4. Change is hard. Sometimes it takes several times to get accustomed to a new diet, especially a vegan diet because only a small percentage of people avoid animal products completely.

one of my favorite vegan meals: roasted tofu and potatoes

One of my favorite vegan meals: Roasted tofu, potatoes and veggies

Those above reasons for not being vegan are ​​hypotheticals, so I wanted to talk to someone who was vegan and find out his or her reasons for eating animals again. I was introduced to Caroline, a former vegan, who said she would be happy to record our conversation and share her journey in and out of a vegan lifestyle.

Caroline said she was 100% vegan for over two years but was concerned her daughter would develop an eating disorder because her daughter was continuously asking questions to find out if a food was safe to eat. Since someone else she knew who went away to college didn’t have very many meal options at the school cafeteria, ended up underweight and possibly anorexic, her concern was that her daughter might become underweight, deficient in nutrients, and ill too.

group of friends hanging out
School cafeterias have very few healthy meal choices. Photo by Helena Lopes on Pexels.com

She also said there is so much information available, she doesn’t know who to believe.

She said it’s easier for her and her family to eat what other friends and family serve so she doesn’t have to bring vegan food with her. Peer pressure, wanting to follow traditions, simplicity, and worry, have all played a part in her decision to resume eating animals.

family gathering at festive table
Family traditions are hard to change. Photo by Askar Abayev on Pexels.com

Caroline admitted that she doesn’t consume gluten and dairy because her skin conditions cleared up and her children feel better when dairy and gluten is avoided.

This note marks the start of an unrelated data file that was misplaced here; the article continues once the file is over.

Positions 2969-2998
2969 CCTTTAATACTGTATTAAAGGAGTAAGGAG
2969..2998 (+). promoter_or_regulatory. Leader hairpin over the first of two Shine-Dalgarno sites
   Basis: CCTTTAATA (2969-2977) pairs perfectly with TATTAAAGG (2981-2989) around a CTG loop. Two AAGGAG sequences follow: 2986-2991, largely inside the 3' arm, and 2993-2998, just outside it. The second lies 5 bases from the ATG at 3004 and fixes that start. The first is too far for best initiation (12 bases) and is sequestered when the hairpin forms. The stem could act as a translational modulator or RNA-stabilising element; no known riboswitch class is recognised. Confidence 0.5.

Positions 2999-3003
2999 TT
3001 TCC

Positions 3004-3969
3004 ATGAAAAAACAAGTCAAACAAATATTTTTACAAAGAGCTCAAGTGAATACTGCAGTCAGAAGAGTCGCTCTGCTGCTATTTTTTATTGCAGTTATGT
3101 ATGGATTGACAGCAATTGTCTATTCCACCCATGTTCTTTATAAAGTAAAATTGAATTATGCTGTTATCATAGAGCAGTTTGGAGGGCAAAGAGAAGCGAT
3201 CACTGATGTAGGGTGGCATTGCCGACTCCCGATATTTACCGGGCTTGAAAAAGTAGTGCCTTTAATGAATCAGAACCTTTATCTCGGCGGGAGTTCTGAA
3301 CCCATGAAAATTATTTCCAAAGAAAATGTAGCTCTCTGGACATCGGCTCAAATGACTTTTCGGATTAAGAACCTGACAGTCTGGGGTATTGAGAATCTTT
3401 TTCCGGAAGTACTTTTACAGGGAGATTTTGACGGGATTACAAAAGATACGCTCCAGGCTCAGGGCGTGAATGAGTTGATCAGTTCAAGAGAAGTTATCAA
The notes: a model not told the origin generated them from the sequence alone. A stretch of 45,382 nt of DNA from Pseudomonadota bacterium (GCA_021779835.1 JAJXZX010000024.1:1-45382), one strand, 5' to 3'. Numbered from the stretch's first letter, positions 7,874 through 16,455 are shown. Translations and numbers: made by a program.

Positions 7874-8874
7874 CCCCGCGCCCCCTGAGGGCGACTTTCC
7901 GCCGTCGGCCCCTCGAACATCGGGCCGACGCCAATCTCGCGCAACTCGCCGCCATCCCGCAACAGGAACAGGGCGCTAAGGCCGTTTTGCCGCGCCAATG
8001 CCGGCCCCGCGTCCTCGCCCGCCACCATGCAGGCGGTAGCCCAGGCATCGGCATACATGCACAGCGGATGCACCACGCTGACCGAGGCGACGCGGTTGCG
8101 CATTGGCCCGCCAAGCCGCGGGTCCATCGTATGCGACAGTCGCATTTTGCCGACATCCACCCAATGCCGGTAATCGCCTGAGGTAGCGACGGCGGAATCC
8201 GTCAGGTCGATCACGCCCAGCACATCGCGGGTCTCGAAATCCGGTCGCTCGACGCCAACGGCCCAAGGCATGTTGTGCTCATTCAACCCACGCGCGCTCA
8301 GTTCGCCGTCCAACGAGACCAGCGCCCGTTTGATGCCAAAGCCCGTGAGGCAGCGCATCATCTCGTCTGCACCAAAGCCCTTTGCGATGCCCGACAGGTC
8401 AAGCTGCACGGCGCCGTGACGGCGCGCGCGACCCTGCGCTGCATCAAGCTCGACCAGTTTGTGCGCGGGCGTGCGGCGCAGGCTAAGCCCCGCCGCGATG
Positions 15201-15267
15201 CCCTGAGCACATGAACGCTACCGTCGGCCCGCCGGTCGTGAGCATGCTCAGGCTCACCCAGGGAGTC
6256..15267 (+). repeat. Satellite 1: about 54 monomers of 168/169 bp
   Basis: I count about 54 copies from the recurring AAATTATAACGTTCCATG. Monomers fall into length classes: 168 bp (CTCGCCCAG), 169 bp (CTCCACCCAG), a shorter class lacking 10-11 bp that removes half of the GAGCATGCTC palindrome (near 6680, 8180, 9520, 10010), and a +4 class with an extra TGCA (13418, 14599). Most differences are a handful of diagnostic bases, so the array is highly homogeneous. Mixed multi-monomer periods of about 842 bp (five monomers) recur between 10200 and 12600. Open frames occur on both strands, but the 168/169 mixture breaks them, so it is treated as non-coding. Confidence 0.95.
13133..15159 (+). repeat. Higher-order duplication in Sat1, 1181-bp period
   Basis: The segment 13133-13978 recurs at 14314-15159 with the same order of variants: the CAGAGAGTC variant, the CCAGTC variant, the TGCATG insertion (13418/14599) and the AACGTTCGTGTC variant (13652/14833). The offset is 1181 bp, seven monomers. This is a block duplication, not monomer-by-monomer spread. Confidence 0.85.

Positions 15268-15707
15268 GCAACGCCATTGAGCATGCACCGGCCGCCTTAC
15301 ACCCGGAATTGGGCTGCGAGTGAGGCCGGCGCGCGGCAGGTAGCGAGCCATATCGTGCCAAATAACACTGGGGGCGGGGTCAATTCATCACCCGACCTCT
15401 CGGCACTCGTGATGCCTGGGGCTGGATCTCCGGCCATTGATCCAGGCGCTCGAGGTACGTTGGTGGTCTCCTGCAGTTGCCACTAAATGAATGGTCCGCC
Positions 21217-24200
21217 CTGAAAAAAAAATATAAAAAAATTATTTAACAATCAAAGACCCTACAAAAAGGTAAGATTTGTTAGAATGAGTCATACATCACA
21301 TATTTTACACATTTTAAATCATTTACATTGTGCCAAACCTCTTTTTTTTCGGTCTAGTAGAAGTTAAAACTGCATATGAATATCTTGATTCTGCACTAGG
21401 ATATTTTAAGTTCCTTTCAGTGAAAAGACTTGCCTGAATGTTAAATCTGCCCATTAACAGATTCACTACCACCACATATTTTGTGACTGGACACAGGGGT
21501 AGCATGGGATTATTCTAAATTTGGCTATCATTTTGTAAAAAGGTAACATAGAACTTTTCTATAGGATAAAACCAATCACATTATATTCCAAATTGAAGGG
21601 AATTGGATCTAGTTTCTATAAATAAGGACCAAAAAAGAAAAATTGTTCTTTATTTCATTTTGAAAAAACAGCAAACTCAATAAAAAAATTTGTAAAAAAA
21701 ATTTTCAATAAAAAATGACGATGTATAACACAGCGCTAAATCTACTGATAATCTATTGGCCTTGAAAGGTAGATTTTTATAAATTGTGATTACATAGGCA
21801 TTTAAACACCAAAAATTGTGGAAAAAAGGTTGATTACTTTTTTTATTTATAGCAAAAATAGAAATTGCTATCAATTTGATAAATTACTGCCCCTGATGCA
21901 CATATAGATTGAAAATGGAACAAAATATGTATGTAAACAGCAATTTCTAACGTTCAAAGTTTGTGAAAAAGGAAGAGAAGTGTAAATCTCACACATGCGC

I reminded Caroline than an animal had to die for her to eat that meal, which didn’t appear to be compelling based on her expression and what she said after I made that statement. She believes that the animals she eats lived wonderful free lives because they are free range, organic, or she knows the farm they came from. I don’t know if it would have made a difference if I went into details about animal suffering.

Aren’t these cows cute? Photo by Pixabay on Pexels.com

She said that her son visits the next-door neighbor to eat two eggs. I was shocked to hear that eggs would be a food choice of a child instead of cookies or soda. Sometimes “forbidden fruit” makes people want that item they wouldn’t normally crave; it’s a form of rebellion. As parents, we need to set ground rules based on what we feel is right. If I had my say when I lived with my parents, I would never have eaten green vegetables, cussed nonstop, and had candy with lunch and dinner.

slice of eggs on cakes
High amounts of saturated fat is a contributing factor in all diseases.
Photo by Jane Doan on Pexels.com

I told Caroline that eggs are high in cholesterol, but that didn’t seem to matter to her, and her justification for allowing her son to eat this fatty food, is that he “only” eats the two eggs once a week.

Many people are under the false impression that people who are young can eat whatever they want without any repercussions. Maybe I should have told her that heart disease can show up as early as age two.

photograph of happy children
Heart disease can start as early as age two.
Photo by samer daboul on Pexels.com

I explained to Caroline that animal products trigger autoimmune conditions like cancer, but because her and her family aren’t visibly sick, she didn’t see why she needs to avoid consuming animals.

As a vegan myself, I have found that, oftentimes, I cannot convince someone to change their diet no matter what I say.

Two people can read the same books and watch the same movies and come up with different decisions as to what is healthy for them. One person will completely revamp their diet or make small changes over time so that in the not-too-distant future, they will be 100% vegan, whereas the other person, will eat the same way they have always eaten. Same information was presented, yet there are two different results.

I have also found it to be true if a person doesn’t make climate change and/or animal welfare a high value and a priority, they are unlikely to change their diet unless they are a lot of pain and believe changing their diet will get rid of their pain.

I repeatedly hear that people say they are healthy, because they are not in pain all the time, even if they are on medication due to the high protein, high fat foods they eat regularly. If they feel well, they probably won’t change their eating habits.

fries and burger on plate
High protein, high fat foods increase disease risk. Moderation isn’t safe, it’s what makes people sick.